How has UK infrastructure performed on carbon emissions since the Infrastructure Carbon Review?

New ICE research on the UK’s carbon emissions from infrastructure will be launched at  this week's Unwin Lecture. Dr Jannik Giesekam, lead researcher and Carbon Project member, provides a sneak preview. 

The use of infrastructure assets accounted for around half of the UK’s carbon emissions in 2013
The use of infrastructure assets accounted for around half of the UK’s carbon emissions in 2013
  • Updated: 05 October, 2020
  • Author: Dr Jannik Giesekam, Research Fellow in Industrial Climate Policy, School of Earth & Environment, University of Leeds.
November 2013 saw the publication of the landmark Infrastructure Carbon Review, which estimated that the construction, operation and use of infrastructure assets accounted for around half of the UK’s carbon emissions. 

Jointly developed by government and industry, the report boldly set out “to make carbon reduction part of the DNA of infrastructure in the UK."  Replete with an HM Treasury stamp, the Review established the narrative that ‘reducing carbon, reduces cost’, and set out a series of actions for government, clients and suppliers.  

The accompanying press release touted that the “joint initiative to reduce carbon in infrastructure…could save as much as 24 million tonnes of carbon and £1.46 billion a year by 2050”. One year on from the Review, 28 companies were signed up, and demonstrating the benefits of targeting carbon. By two years it was 56 organisations and this figure would subsequently rise to over 70.  

Influential recommendations

The Review also set out a series of influential recommendations, one of which was the creation of a new publicly accessible specification for carbon reduction: PAS 2080. Now used on a variety of projectsPAS 2080 and its accompanying guidance document provided a common language and framework for all industry actors to manage whole life carbon. In addition to driving changes in practice, the Review’s underlying dataset quantified emissions under the control and influence of different actors and economic infrastructure sectors.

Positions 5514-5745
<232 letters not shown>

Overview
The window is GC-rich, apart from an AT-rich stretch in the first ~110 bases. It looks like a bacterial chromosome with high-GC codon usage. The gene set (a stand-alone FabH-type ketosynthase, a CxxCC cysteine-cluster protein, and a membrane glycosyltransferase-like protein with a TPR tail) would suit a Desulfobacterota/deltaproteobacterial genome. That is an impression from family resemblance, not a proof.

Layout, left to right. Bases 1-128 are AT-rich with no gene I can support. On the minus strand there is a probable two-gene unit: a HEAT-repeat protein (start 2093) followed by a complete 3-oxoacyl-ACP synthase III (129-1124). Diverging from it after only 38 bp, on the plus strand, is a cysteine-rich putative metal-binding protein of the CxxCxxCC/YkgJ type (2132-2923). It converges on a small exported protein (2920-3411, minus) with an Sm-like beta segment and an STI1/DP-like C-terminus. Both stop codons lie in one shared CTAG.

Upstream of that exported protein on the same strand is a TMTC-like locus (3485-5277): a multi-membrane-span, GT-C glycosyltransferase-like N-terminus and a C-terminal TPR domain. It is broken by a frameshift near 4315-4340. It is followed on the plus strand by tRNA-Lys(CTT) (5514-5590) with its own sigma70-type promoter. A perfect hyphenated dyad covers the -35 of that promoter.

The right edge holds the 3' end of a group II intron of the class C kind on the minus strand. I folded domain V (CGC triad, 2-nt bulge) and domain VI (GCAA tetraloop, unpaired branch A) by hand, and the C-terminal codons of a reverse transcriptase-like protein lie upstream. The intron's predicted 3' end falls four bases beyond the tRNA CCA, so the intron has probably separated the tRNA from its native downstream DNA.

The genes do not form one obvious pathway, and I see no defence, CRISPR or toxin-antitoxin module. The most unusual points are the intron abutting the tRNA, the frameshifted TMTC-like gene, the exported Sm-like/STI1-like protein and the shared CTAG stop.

Specifically, it set out a 2010 baseline for Capital Carbon, Operational Carbon and User Carbon emissions from Energy, Transport, Water, Waste and Communications assets. The results from this baseline assessment have echoed down through subsequent reports, standards, and the slides of countless events, such as Mott MacDonald’s annual Carbon Crunch, the Construction Climate Challenge and the ICE’s Global Engineering Congress.

Whether you recognised their origin or not, you’ve probably recently seen a graph or some big headline numbers based on the Infrastructure Carbon Review.  

The net-zero challenge

Since that day in 2013 we’ve seen ratification of the Paris Agreement and the UK adopt a target of net-zero greenhouse gas emissions by 2050. The UK Parliament and devolved administrations have declared climate emergencies, along with the majority of UK local authorities – many of whom have set more ambitious carbon reduction targets, aiming for carbon neutrality by as early as 2030. Simultaneously we’ve seen declarations and commitments from thousands of architects, civil engineers, contractors, project managers, structural engineers, building service engineers and landscape architects.  

In the last year, many UK infrastructure and built environment industry forums have opened up new conversations to try and collectively address the net-zero challenge. We’ve also witnessed some radical changes in our infrastructure systems. For instance, there’s been a transformation in our electricity supply – where the TWh supplied from fossil fuels have more than halved since 2010, whilst renewables have quadrupled.   

Now, as we approach the 7th anniversary of the Infrastructure Carbon Review, members of the ICE Carbon Project have been updating the Review’s main dataset in order to find out how infrastructure carbon emissions have changed. The results will help frame the scale of the challenge associated with the net-zero transition, and highlight the urgent actions required from the infrastructure value chain.  

The good news is that collectively there’s been a 23% reduction in infrastructure carbon from 2010-2018. However, that headline figure masks a mixed picture of progress, with some sectors and sources making rapid reductions, whilst others increased their emissions.  

Join us at the 2020 Unwin Lecture – 8 October 2020

Register for this year’s Unwin Lecture for the launch of the results, and reflections from members of the ICE’s Carbon Project including myself, Tim Chapman (Arup) and Maria Manidaki (Mott MacDonald). Collectively, we will set out how emissions from infrastructure have changed during this timeframe and, crucially, the step changes we must deliver over the coming decade.

Sign up for the Unwin Lecture 
Incoming ICE President and Carbon Project chair, Rachel Skinner, gives her Presidential Address on Tuesday 3 November 2020, when she will share her thoughts on her theme for the year, net-zero carbon. Register for this online event here


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